“Plain-vanilla” employee stock options typically have the following basic economic structure at grant, where the primary variance among companies tends to relate to the length and structure of the time-vesting conditions:

  • Exercise price: Set equal to the company’s stock price on the grant date (i.e., “at-the-money”)
  • Dividend equivalents: No dividend equivalents paid prior to exercise
  • Time-based vesting: A certain percentage of awards vest for each month or year of service (e.g., 20% per year for five years)
  • Contractual term: 10 years

Because of its ease of use and verifiability, the Black-Scholes Option Pricing Model (BSOPM) is generally employed to value plain vanilla employee stock options. A lattice model or Monte Carlo simulation is occasionally required in the case of more complex structures that have market vesting conditions (TSR awards tied to relative peer group performance, options that vest once certain stock price thresholds are achieved, etc.). For the purpose of this example, however, we will focus on a simple BSOPM calculation.

The BSOPM is an arbitrage-pricing model that was developed using the premise that if two assets have identical payoffs, they must have identical prices to prevent arbitrage. The BSOPM relies on six variables: (i) asset price, (ii) strike price, (iii) term, (iv) risk-free rate, (v) volatility, and (vi) dividend yield. Figure 2 presents the directional impact to value of each input to the model as well as typical sources for each input.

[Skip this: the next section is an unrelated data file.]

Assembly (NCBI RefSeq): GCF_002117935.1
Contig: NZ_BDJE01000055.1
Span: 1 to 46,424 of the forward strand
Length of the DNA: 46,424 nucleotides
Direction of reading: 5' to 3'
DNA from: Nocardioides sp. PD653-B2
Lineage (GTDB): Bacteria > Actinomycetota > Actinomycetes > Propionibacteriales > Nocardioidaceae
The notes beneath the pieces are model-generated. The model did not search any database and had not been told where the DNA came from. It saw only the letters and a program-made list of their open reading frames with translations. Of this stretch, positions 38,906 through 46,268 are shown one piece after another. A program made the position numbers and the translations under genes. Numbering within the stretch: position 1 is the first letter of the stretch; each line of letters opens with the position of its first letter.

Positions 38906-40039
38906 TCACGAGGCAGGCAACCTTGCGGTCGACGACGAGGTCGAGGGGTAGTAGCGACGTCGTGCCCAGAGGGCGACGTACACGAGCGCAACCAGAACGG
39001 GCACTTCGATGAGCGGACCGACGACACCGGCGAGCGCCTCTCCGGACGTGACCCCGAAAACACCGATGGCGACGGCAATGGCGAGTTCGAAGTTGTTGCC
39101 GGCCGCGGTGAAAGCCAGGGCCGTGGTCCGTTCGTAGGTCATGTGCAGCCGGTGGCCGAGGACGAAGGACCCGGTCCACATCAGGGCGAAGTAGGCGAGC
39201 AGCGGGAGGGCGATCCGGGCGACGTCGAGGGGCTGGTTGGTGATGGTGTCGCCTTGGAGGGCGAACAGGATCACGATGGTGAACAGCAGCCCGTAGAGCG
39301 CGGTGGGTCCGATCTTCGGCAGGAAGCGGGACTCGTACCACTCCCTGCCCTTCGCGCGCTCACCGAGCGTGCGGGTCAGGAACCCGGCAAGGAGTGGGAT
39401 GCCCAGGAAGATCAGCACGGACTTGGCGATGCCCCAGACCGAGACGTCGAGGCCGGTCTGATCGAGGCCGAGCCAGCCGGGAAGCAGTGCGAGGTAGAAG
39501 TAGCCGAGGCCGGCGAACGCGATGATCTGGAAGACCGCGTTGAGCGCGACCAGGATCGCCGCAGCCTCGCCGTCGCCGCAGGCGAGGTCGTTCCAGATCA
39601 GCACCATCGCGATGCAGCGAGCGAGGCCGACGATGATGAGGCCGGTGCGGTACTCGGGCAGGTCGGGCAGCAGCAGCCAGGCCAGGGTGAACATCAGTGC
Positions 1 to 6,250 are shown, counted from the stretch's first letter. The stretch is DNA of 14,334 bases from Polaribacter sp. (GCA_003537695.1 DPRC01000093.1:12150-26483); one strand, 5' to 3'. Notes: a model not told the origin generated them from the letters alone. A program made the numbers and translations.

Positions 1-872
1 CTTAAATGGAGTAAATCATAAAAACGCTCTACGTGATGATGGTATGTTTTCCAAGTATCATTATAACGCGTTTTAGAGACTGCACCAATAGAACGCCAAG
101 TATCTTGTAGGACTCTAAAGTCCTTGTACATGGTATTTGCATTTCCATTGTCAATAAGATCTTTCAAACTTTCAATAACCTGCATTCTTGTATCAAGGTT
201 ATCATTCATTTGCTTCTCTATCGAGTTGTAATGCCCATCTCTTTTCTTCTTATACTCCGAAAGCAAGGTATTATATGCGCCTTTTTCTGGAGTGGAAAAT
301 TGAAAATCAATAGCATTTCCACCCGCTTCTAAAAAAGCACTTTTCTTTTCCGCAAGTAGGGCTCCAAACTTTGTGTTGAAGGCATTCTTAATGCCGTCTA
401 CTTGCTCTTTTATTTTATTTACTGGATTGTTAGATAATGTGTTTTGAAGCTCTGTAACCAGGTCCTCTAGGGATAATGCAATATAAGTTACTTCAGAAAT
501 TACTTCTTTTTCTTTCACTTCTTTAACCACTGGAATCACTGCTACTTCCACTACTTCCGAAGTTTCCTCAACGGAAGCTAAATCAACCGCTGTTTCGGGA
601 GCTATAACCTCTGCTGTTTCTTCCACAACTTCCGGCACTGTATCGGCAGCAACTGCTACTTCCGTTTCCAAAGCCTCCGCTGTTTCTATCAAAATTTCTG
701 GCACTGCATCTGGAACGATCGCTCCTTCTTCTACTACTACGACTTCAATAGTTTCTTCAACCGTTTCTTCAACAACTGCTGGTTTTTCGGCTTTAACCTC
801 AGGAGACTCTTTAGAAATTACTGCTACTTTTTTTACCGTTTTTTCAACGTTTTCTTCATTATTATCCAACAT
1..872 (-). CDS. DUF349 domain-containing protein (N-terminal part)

Figure 2. BSOPM Inputs and Sensitivities

BSOPM Inputs

In the following example calculations for a Type I modification, and as depicted in Figure 3, we show the expense impact of a modification to the strike price of an option. We can think about this representative scenario as follows:

  • Five-year time vesting (20% per year) plain vanilla stock options were granted with an original, at-the-money strike price of $35.00
  • The company’s stock price declined significantly over the next two years, and the board of directors elected to modify the exercise price to at-the-money at the modification date
  • Accordingly, we present the initial fair value analysis of the options, as well as the “pre” and “post” modification values, at the time of the modification event

Figure 3. Illustrative Modification Valuation

Stock Option Valuation

The Figure 3 calculations give us the incremental value resulting from the modification. We next present a representative discussion of income statement expense implications based on the following example, and as shown in Figure 4:

  • The original fair value of the awards has been expensed over the first two years ratably
  • At the modification date, an additional expense is incurred related to the previously vested awards incremental fair value
  • The remaining incremental fair value, in additional to the original fair value, is expensed over the remaining vesting term

Figure 4. Illustrative Modification Expense

Compensation Award Expenses

Closing Thoughts

Resetting outstanding options may become more prevalent as companies attempt to modify the terms of options to incentivize employees. Because of the earnings impact, it is critical that key assumptions are supported with robust analysis when determining the fair value of pre- and post-modification options.

  1. Or calculated or intrinsic value, in cases where an alternative measurement method is used.